24 February 1948
|Occupation||Vocalist, dancer, performer|
Early life and career
Nicols was born in Edinburgh as Margaret Nicholson. Her father was from the Isle of Lewis, and her mother is half-French, half-Berber from North Africa. At the age of fifteen she left school and started to work as a dancer at the Windmill Theatre. Her first singing engagement was in a strip club in Manchester at the age of sixteen. At about that time she became obsessed with jazz, and sang with bebop pianist Dennis Rose. From then on she sang in pubs, clubs, hotels, and in dance bands with some of the finest jazz musicians around. In the midst of all this she worked abroad for a year as a dancer (including a six-month stint at the Moulin Rouge in Paris).
In 1968, she went to London and joined (as Maggie Nichols) an early improvisational group, the Spontaneous Music Ensemble, with John Stevens, Trevor Watts, and Johnny Dyani, and the group performed that year at Berlin's then new avant-garde festival, Total Music Meeting. In the early 1970s she began running voice workshops at the Oval House Theatre (one of the most important centres for pioneer fringe theatre groups). She both acted in some of the productions and rehearsed regularly with a local rock band. Shortly afterwards she became part of Keith Tippett's fifty-piece British jazz/progressive rock big band Centipede, which included Julie Tippetts, Phil Minton, Robert Wyatt, Dudu Pukwana, and Alan Skidmore. Tippetts, Minton, and Nicols also joined Brian Eley to form the vocal group Voice. Around the same time Nicols began collaborating with the Scottish percussionist Ken Hyder (who had recently moved to London) and his band Talisker.
Maggie Nicols recorded an album with the vocalist Julie Tippetts called Sweet and S'Ours which was an FMP]] import. 
By the late 1970s, Nicols had become an active feminist, and co-founded the Feminist Improvising Group, which performed across Europe, with Lindsay Cooper. She also organised Contradictions, a women's workshop performance group that began in 1980 and dealt with improvisation and other modes of performance in a variety of media including music and dance. Over the years, Nicols has collaborated with other women's groups, such as the Changing Women Theatre Group, and even wrote music for a prime-time television series, Women in Sport.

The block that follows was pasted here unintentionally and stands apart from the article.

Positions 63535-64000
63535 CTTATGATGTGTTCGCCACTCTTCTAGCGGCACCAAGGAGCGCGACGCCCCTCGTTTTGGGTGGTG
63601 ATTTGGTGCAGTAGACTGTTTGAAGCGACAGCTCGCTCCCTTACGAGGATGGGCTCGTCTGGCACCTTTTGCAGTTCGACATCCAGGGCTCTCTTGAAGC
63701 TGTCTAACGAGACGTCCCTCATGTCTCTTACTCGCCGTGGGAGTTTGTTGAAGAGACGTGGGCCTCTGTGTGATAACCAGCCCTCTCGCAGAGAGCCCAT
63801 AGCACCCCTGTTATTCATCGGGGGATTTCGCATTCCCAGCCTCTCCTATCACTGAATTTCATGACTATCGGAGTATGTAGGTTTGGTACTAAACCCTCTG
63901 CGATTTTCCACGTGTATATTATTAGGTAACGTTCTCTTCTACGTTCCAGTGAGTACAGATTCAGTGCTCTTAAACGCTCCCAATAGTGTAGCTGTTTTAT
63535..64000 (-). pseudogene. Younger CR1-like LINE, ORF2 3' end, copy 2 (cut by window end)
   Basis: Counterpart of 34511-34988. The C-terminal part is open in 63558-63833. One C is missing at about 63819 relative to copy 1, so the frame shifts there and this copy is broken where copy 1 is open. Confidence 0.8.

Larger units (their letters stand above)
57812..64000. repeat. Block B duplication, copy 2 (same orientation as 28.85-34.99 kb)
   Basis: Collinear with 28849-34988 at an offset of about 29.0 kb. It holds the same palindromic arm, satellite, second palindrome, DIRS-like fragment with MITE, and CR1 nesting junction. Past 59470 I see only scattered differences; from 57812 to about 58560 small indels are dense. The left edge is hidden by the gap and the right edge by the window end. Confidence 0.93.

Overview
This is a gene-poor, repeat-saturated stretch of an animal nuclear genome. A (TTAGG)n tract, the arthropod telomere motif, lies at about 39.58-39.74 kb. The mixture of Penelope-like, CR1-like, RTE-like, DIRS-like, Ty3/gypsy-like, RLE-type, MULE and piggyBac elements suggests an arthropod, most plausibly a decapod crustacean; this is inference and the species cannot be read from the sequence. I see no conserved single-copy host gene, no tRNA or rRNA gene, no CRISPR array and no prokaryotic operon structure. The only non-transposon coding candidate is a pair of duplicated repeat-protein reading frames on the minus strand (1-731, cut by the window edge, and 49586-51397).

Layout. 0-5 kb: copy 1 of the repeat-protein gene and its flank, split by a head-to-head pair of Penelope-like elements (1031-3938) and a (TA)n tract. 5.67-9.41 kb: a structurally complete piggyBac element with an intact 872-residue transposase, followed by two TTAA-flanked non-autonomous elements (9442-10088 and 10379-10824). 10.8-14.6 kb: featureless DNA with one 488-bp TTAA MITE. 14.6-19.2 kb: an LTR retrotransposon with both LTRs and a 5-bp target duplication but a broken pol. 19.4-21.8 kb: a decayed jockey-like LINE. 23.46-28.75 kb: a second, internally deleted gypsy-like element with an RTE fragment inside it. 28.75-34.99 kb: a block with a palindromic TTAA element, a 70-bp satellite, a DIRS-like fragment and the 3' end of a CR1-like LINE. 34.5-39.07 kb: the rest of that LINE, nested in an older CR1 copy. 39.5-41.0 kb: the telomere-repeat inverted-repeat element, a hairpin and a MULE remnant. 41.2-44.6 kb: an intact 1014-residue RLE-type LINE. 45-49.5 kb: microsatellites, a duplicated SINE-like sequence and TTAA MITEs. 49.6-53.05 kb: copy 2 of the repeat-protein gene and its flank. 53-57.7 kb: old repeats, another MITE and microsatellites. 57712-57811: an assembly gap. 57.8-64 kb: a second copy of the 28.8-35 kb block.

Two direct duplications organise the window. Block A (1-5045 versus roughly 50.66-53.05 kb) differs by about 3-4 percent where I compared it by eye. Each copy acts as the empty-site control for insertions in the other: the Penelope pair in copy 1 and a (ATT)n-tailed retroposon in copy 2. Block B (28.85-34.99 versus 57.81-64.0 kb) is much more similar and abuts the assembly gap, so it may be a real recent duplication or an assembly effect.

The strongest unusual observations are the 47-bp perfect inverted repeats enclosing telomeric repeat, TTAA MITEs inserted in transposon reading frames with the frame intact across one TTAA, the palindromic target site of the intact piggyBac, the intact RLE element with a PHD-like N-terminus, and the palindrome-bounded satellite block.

Nicols has also collaborated regularly over the years with Swiss pianist Irene Schweizer and French bassist Joelle Leandre, including tours and three recordings as the trio "Les Diaboliques". Her collaboration with Ken Hyder also continues; the duo incorporate elements of the traditional tunes of their shared Scottish background into jazz improvisations in their most recent project, Hoots and Roots Duo. She has worked with pianists Pete Nu and Steve Lodder, with her own daughter, Aura Marina, with avant-gardists Caroline Kraabel and Charlotte Hug, and with lighting designer Sue Neal in Light and Shade. She performed internationally for several decades, including the Zürich and the Frankfurt "Canaille" festivals, the Victoriaville Festival. She gave solo performances at the Moers Music Festival, the Cologne Triennale, and a number of other creative and improvised music festivals.
- Maggie Nicols at AllMusic.
- Carr, Ian; Fairweather, Digby; Priestley, Brian (2004). The Rough Guide to Jazz. Rough Guides. p. 588. ISBN 978-1-84353-256-9. Retrieved 25 July 2012.
- Smith, Julie Dawn (2004). "Playing Like a Girl: The Queer Laughter of the Feminist Improvising Group". In Fischlin, Daniel; Heble, Ajay. The Other Side of Nowhere: Jazz, Improvisation, and Communities in Dialogue. Wesleyan University Press. pp. 224–243. ISBN 0-8195-6682-9. Retrieved 25 July 2012.
- Smith, Julie Dawn (2008). "Perverse Hysterics: The Noisy Cri of Les Diaboliques". In Rustin, Nichole T.; Tucker, Sherrie. Big Ears: Listening for Gender in Jazz Studies. Duke University Press. pp. 180–209. ISBN 978-0-8223-4320-2. Retrieved 25 July 2012.
- Nicols' Web pages.